public class TComponentInitializer : Initializer<TComponent, TArgument> { }

Note: When using an Initializer to provide the arguments for a ConstructorBehaviour the arguments can not be assigned through the constructor and have to instead be passed in through the Init method and assigned to the target fields using reflection. This means that performance isn’t as optimal as it would be when no reflection is involved. However this whole process happens automatically behind the scenes, and unless you have a very large number of ConstructorBehaviours in your scenes this probably isn’t a big deal.


In rare instances you might want to manually initialize an existing instance of the component without doing it through one of the pre-existing methods listed above.

In order to manually call the Init function you must first cast the component instance to IInitializable<TArgument>.

var initializable = (IInitializable<TArgument>)component;

Note: Calling the Init method causes the provided arguments to be assigned to the target fields using reflection. To avoid this you can use the MonoBehaviour<T…> base class instead.

Initialization Best Practices

It is recommended to only use the constructor for assigning the received arguments into member fields and properties and nothing else.
Use OnAwake, OnEnable or Start for other initialization logic, such as calling other methods or starting coroutines.

There are a couple of different reasons for this recommendation:

  • The constructor can get called in edit mode for any component that are part of a scene or a prefab. As such calling other methods from the Init function could result in unwanted modifications to being done to your scenes or prefabs in edit mode.
  • The constructor is often executed in a background thread. Since most of Unity’s internal methods and properties are not thread safe, calling any of them from an Init function can be risky and result in errors.

If you wish to perform validation on the received arguments, such as checking them for null, you can override the ValidateArguments method and do it here.
It is better to perform validation here instead of doing it directly inside the constructor so that the arguments also get validated when they are provided through the Init method instead.
You can use the ThrowIfNull method to check that a received argument is not null and throw an exception if it is.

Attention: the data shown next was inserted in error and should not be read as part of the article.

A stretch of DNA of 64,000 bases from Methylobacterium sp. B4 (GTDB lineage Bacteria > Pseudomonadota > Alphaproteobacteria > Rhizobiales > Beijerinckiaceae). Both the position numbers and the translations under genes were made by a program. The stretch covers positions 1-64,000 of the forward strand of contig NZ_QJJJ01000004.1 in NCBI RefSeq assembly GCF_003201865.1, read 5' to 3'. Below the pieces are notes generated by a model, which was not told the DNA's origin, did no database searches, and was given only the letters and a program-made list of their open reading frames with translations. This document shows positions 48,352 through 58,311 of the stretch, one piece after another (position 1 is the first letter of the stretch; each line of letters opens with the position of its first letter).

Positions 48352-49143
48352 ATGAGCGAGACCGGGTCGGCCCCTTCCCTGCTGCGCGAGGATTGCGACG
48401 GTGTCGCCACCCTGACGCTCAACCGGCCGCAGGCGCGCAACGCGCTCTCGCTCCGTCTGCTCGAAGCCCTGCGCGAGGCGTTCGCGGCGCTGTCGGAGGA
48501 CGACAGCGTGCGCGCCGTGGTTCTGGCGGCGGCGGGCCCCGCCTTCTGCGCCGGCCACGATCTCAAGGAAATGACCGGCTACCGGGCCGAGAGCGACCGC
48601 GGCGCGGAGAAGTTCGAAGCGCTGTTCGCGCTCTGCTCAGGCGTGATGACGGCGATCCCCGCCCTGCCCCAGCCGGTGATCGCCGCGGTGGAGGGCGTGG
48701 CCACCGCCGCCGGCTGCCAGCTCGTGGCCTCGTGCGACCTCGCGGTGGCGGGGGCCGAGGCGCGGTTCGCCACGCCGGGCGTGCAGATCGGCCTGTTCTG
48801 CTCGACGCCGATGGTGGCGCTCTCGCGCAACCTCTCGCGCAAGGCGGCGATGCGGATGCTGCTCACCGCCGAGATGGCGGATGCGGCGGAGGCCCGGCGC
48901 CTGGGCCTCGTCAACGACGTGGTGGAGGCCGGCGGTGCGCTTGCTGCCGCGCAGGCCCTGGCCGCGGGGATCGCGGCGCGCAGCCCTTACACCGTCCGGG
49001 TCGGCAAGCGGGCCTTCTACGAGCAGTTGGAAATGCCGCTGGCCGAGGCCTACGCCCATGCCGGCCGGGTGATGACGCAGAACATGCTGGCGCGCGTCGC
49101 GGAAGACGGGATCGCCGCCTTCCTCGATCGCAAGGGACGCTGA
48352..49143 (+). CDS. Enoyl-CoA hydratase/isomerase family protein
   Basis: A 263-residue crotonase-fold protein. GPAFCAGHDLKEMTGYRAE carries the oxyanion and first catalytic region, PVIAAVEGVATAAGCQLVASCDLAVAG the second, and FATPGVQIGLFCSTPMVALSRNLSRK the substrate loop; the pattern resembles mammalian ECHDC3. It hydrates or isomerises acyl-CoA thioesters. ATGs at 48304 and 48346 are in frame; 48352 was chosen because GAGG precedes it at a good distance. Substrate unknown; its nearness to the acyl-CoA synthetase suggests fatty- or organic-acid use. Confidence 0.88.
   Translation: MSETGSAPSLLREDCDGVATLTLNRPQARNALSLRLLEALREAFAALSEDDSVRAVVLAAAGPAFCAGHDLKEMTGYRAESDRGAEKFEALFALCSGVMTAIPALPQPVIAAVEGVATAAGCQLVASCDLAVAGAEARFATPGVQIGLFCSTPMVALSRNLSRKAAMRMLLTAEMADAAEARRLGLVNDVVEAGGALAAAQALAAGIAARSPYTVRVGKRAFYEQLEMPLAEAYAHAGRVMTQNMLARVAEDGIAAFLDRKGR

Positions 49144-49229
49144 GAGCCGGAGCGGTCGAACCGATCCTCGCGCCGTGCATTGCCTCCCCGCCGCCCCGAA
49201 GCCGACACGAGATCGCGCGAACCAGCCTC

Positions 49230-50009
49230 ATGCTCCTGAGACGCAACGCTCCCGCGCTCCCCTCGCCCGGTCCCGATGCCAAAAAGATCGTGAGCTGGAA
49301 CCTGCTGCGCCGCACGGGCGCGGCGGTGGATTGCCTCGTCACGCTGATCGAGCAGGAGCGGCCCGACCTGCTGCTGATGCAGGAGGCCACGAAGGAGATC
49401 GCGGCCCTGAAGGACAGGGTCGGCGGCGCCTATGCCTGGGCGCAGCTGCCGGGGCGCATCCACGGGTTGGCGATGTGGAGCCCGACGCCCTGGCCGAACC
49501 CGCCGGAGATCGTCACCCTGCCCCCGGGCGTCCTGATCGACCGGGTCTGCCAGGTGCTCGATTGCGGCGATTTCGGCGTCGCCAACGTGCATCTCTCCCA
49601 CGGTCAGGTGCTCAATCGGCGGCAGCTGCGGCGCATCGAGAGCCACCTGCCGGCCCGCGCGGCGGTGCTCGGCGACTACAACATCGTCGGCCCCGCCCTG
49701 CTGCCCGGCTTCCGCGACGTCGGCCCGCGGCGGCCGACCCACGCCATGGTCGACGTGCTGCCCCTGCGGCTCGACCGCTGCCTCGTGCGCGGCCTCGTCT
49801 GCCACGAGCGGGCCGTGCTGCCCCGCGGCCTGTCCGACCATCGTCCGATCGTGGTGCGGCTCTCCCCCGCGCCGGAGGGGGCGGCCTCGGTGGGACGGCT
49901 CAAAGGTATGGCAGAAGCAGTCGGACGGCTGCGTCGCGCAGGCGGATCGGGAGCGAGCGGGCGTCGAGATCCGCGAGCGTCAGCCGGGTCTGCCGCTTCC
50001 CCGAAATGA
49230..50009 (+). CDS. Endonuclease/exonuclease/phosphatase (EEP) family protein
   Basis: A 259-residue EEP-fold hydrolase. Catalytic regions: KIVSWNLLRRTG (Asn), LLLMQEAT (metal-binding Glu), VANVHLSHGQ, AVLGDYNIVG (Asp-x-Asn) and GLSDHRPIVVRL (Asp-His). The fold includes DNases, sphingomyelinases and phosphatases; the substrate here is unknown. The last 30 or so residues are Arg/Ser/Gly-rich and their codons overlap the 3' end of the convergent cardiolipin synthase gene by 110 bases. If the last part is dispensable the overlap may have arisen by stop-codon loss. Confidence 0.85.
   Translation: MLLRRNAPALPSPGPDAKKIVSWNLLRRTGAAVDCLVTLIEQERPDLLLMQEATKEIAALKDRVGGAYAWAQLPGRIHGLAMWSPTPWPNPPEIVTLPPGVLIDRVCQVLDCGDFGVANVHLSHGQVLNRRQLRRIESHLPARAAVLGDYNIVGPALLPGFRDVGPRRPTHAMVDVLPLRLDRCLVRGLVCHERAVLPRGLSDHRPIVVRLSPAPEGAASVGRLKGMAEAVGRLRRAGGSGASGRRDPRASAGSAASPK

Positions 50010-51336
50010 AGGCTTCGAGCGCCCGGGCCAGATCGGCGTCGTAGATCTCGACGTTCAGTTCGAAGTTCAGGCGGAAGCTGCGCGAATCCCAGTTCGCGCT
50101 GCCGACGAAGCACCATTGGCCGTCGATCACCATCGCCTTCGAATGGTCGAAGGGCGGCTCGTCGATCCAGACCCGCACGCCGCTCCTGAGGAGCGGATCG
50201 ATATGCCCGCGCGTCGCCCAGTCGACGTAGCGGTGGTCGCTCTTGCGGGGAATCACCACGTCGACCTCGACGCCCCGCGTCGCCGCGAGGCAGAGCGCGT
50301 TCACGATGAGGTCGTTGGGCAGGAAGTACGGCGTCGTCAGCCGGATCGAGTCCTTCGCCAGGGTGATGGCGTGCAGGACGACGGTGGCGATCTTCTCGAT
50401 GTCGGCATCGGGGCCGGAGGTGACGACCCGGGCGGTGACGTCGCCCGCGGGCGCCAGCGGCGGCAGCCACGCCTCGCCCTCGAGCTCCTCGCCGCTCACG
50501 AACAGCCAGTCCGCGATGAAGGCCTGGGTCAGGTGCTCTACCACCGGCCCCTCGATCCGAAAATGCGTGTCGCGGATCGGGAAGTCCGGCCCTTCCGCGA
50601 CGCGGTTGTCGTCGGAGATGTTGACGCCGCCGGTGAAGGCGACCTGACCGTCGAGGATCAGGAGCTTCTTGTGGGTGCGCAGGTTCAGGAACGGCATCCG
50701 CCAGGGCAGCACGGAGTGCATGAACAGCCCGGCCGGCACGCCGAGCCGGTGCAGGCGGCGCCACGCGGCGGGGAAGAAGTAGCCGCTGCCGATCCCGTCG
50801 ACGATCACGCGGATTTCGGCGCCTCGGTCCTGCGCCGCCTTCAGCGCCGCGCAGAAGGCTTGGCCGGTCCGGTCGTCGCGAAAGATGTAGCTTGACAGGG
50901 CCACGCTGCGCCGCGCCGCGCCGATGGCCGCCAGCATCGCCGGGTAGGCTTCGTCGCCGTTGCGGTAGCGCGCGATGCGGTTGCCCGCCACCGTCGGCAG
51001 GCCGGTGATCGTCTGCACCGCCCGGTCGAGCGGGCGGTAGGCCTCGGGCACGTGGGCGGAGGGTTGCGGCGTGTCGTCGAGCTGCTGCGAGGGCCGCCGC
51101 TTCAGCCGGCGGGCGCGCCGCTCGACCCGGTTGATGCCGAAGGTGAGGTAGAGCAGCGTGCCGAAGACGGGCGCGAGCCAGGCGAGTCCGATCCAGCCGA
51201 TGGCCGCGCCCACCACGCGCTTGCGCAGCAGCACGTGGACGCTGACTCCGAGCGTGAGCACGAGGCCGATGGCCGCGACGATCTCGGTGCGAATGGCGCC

You can use the AssertNotNull method to check that a received argument is not null and log an assertion message to the console if it is.

ConstructorBehaviour combines perfectly with using AddComponent(args) or new GameObject<T> for initialization. Because in these cases there is no deserialization step, it means that the ConstructorBehaviour base class doesn’t ever need to check whether any values were assigned to serialized fields or inject values using reflection.

Using Instantiate(args) for initializing ConstructorBehaviours also works great when care is taken to only assign values into non-serialized fields and properties. In this case the ConstructorBehaviour base class will detect that no values will get overridden during deserialization and will not use reflection to inject the arguments after the deserialization process has finished. In this case reflection only needs to be used once per class (not instance) to examine whether or not the fields into which arguments are assigned are serializable by Unity or not.

More Than Six Dependencies

Only a maximum of six arguments can be passed to ConstructorBehaviour<T…> objects. In cases where you need to pass more than six dependencies to your objects you can do so by wrapping multiple objects inside one container object.

This can be done either using custom classes (recommended for better serialization support), or using tuples:

public class SevenNumbers : ConstructorBehaviour<(int first, int second, int third, int fourth, int fifth, int sixth, int seventh)>
	private int first;
	private int second;
	private int third;
	private int fourth;
	private int fifth;
	private int sixth;
	private int seventh;

	public SevenNumbers() : base(out int first, out int second, out int third, out int fourth, out int fifth, out int sixth, out int seventh)
		first = args.first;
		second = args.second;
		third = args.third;
		fourth = args.fourth;
		fifth = args.fifth;
		sixth = args.sixth;
		seventh = args.seventh;

Then when initializing your object, instead of passing all the dependencies as separate arguments, you just pass the single container object.

var numbers = (1, 2, 3, 4, 5, 6, 7);
new GameObject<SevenNumbers>().Init(numbers);